At Mobile World Congress, HTC Americas President Jason Mackenzie hinted that the company was going to offer something different with its new HTC One M9 smartphone to help set it apart from the competition. Today, the company revealed exactly what it meant by that.
With the launch of the One M9, which will be in stores on April 10, HTC is rolling out a new phone replacement plan for U.S. customers called the Uh-Oh Program. Basically, if anything happens to your One M9 within the first year of purchase, whether you accidentally crack the screen, drop it in the toilet or even if you want to switch carriers, HTC will replace the phone one time for free — no questions asked.
Here’s how it will work: You call HTC using an 800 number and give them your phone’s IMEI number. This is so they can check to make sure you haven’t already used the program. If you haven’t, HTC will overnight you a new phone, along with a prepaid envelope to send back your broken One M9 (during the call, HTC will ask for a credit card number to put on hold until they receive your old handset).
If you don’t use the program in the first 12 months, HTC will give you $100 toward the purchase of your next HTC phone.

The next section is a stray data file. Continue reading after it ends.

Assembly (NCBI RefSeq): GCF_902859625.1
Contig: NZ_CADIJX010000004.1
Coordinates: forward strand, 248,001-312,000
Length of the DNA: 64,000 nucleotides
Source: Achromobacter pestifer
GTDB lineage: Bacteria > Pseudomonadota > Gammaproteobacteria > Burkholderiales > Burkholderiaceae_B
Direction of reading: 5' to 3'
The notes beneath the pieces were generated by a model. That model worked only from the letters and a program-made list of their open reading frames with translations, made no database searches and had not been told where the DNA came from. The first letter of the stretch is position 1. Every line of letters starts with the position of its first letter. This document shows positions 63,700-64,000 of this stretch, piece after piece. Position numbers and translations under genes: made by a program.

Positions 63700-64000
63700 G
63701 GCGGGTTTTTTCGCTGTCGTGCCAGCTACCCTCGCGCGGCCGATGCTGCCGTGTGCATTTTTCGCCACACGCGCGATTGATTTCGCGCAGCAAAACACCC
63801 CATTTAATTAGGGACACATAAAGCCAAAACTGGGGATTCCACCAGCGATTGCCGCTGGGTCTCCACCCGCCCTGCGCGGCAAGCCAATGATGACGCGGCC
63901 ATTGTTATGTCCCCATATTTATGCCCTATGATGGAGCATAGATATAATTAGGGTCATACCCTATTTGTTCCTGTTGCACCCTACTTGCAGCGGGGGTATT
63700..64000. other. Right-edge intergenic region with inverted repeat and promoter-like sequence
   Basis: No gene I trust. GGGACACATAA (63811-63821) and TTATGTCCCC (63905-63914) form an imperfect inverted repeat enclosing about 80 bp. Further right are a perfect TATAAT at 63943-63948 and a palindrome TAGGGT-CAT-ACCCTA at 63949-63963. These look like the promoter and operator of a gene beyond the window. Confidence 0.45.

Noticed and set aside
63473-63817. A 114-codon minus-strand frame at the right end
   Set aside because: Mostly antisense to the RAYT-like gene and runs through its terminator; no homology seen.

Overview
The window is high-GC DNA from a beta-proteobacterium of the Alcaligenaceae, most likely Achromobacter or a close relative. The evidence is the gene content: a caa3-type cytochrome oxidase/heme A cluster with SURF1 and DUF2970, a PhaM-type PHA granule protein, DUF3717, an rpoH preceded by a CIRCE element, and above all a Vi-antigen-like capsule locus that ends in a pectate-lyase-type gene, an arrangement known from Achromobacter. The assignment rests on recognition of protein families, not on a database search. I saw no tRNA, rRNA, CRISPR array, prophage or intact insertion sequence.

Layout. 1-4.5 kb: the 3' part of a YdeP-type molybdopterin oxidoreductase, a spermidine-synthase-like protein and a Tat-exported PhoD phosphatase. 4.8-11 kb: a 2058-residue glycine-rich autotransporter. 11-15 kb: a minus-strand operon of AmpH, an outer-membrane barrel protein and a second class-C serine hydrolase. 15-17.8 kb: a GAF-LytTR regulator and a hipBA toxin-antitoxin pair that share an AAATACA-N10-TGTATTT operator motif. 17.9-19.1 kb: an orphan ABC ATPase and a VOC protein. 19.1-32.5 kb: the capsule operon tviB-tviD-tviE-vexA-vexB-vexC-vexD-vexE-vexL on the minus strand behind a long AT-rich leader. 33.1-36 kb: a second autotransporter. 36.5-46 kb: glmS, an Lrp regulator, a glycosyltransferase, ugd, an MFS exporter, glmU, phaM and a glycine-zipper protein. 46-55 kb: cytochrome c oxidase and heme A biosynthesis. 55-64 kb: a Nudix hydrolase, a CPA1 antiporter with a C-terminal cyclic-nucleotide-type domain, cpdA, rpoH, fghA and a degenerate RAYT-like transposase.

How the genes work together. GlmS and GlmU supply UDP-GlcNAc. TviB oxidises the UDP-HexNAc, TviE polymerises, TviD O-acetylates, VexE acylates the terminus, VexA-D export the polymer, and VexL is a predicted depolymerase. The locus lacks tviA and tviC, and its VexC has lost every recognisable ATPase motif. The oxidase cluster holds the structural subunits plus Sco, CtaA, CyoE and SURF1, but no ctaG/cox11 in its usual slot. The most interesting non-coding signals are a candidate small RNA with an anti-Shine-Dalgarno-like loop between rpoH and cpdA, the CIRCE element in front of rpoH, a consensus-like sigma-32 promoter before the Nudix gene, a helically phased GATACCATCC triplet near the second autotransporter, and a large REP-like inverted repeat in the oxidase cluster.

In addition to the One M9, the Uh Oh Program will also be rolled out to last year’s One M8 model but not to the midrange Desire line. The company began a similar program last year for the One M8 called HTC Advantage that replaced cracked screens for free within the first six months of ownership.
Mackenzie said these types of customers programs are another way for the company to innovate, other than adding new whiz-bang features to their handsets, which are beginning to plateau anyway.
“Everything has LTE now. And everyone says their smartphone cameras are great,” said Mackenzie in a phone interview with Re/code. “It’s all becoming so much white noise, so we challenged ourselves to find other ways to make customers want to buy HTC products.”
The HTC One M9 will face some tough competition from the new Samsung Galaxy S6 and Galaxy S6 Edge, which are also due to launch this spring. But Mackenzie is confident that the quality of the phone and the new program will help steer customers HTC’s way.
“Our competitors look at cracked screens and broken phones as a way to milk more money from [their] customers,” he said. “We see it as a way to change the game, and give customers a premium experience with a premium product. We think the Uh Oh Program is something that will tip people over the edge.”
This article originally appeared on Recode.net.